For years, research studies have purported to find—and not find—links between violent media like television, movies, and video games, and actual acts of violence committed by consumers of that media. Now, the journal Pediatrics is weighing in, publishing a study linking exposure to violent media to serious violent acts among youth.
In the study, researchers surveyed 1,588 children between 10 and 15 years of age, and examined the relationship between exposure to media violence and "seriously violent behavior" in the children. Some 38 percent of those surveyed reported they had visited at least one type of violent Web site, while 5 percent of respondents reported that they had engaged in some form of "seriously violent behavior within the last year. However, the likelihood that respondents had engaged in seriously violent behavior increased by 50 percent for each type of violent Web site they reported visiting. Young people who responded that "many, most, or all" of the violent Internet sites they visited featured real people engaged in violent ares were five times more likely to engage in violent behavior than their peers.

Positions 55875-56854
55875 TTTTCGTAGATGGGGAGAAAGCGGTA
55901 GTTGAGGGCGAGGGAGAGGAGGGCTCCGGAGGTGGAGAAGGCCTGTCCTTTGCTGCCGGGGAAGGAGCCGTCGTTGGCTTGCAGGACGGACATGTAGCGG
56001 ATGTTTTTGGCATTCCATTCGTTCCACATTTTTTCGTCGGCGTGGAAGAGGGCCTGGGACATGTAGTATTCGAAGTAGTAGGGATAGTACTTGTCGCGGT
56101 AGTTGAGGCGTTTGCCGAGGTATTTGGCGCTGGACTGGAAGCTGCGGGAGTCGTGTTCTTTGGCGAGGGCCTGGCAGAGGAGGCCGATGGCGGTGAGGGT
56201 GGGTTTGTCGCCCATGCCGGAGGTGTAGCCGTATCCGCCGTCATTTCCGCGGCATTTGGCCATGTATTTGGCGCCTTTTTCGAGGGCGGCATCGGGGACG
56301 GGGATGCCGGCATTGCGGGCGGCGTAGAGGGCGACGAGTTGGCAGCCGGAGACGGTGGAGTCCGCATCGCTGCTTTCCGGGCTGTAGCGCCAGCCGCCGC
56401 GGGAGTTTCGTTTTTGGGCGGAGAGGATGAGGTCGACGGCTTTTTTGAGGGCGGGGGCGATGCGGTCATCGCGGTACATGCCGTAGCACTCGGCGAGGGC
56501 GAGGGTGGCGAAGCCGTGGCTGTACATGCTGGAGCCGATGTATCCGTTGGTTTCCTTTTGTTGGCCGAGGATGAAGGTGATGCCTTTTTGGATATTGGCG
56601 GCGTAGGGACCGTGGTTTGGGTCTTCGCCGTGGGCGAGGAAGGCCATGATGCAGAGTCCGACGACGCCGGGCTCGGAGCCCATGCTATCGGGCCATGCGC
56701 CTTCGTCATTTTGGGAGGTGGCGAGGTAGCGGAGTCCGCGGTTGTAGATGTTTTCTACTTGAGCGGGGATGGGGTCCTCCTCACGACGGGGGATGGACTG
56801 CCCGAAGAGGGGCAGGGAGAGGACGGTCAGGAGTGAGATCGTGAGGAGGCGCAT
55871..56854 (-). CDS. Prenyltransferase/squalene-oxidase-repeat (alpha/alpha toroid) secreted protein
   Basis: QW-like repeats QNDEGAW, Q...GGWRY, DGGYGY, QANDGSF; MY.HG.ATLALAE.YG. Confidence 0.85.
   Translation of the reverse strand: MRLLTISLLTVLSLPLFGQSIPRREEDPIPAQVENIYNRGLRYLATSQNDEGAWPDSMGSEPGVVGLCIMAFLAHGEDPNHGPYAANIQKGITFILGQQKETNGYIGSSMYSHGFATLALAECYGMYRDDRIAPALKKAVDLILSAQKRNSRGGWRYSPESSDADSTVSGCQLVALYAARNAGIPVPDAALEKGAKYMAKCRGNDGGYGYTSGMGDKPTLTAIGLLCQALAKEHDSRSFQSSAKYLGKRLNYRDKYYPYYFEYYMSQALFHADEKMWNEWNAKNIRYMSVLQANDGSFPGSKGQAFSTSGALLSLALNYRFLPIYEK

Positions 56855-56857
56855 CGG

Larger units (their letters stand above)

The study also found that the interactive nature of violent Web sites may be a stronger influence on violent behavior than violent television programming, games, cartoons, movies, or music, the effects of which were found to be much smaller than that of Internet violence.
Of course, the results of the study—if borne out by additional research—don’t really answer the chicken-and-egg problem: are violent Web sites somehow creating violent children, or are violent children simply more likely to seek out violent Web sites. The study’s authors speculate both factors play a role in their results.
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